Achillea millefolium, commonly known as yarrow (/ˈjæroʊ/) or common yarrow, is a flowering plant in the family Asteraceae. It is native to temperate regions of the Northern Hemisphere in Asia, Europe, and North America. It has been introduced as a feed for livestock in New Zealand and Australia, where it is a common weed of both wet and dry areas, such as roadsides, meadows, fields and coastal places.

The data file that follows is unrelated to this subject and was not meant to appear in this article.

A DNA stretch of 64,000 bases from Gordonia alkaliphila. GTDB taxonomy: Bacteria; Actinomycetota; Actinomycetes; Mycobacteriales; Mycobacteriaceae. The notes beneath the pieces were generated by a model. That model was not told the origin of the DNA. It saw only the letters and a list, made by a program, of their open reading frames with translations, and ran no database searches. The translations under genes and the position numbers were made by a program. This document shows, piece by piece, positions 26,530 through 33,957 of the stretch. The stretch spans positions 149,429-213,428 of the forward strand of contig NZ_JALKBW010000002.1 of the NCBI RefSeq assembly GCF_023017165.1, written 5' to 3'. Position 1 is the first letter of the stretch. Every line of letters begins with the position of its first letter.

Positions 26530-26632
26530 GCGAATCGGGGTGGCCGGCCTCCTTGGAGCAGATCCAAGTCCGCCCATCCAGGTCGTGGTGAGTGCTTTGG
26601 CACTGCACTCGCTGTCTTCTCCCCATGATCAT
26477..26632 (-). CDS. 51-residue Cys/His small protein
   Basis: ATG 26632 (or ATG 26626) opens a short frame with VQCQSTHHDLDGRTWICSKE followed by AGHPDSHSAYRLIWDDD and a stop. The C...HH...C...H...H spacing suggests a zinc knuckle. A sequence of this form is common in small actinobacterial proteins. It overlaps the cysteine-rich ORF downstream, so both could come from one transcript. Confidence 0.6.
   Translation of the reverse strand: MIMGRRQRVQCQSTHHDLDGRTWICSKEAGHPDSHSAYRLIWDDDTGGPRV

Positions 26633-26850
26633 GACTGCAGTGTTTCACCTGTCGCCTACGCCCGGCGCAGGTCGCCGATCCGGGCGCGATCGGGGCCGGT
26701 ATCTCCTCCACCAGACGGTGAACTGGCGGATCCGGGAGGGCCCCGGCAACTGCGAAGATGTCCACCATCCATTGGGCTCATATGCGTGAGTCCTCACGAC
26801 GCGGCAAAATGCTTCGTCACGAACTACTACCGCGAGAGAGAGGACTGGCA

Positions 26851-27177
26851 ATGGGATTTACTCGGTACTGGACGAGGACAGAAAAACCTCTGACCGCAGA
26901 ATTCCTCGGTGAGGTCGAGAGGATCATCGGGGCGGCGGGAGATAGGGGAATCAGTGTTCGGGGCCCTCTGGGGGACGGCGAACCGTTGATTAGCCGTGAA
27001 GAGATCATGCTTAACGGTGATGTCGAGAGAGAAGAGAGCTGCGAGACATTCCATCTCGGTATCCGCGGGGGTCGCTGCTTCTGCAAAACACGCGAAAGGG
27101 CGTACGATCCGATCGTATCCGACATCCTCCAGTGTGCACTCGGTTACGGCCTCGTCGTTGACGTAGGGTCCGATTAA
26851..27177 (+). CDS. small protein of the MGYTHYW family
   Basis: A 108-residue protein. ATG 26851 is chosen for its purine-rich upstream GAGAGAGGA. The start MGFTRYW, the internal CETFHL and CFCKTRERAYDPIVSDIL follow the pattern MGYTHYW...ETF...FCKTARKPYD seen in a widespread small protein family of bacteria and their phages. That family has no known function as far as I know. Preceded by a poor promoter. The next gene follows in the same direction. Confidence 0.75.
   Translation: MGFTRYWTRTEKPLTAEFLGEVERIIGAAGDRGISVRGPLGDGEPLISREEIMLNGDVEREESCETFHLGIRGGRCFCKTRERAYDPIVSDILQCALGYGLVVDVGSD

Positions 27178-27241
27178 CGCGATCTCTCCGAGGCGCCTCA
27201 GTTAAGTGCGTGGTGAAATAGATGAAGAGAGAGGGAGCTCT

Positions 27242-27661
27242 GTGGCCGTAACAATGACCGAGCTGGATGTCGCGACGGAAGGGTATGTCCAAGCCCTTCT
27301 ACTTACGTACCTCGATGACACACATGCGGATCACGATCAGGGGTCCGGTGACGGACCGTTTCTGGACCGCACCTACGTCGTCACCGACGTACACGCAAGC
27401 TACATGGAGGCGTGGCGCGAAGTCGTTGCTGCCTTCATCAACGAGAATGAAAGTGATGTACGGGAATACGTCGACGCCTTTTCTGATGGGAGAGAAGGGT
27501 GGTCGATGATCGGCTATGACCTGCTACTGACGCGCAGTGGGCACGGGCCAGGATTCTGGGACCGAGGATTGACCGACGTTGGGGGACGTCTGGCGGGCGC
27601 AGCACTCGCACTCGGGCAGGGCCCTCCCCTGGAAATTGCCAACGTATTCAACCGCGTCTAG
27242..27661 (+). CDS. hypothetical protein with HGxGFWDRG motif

In New Mexico and southern Colorado, it is called plumajillo (Spanish for ‘little feather’) from its leaf shape and texture. In antiquity, yarrow was known as herba militaris, for its use in stanching the flow of blood from wounds. Other common names for this species include gordaldo, nosebleed plant, old man’s pepper, devil’s nettle, sanguinary, milfoil, soldier’s woundwort, thousand-leaf, and thousand-seal.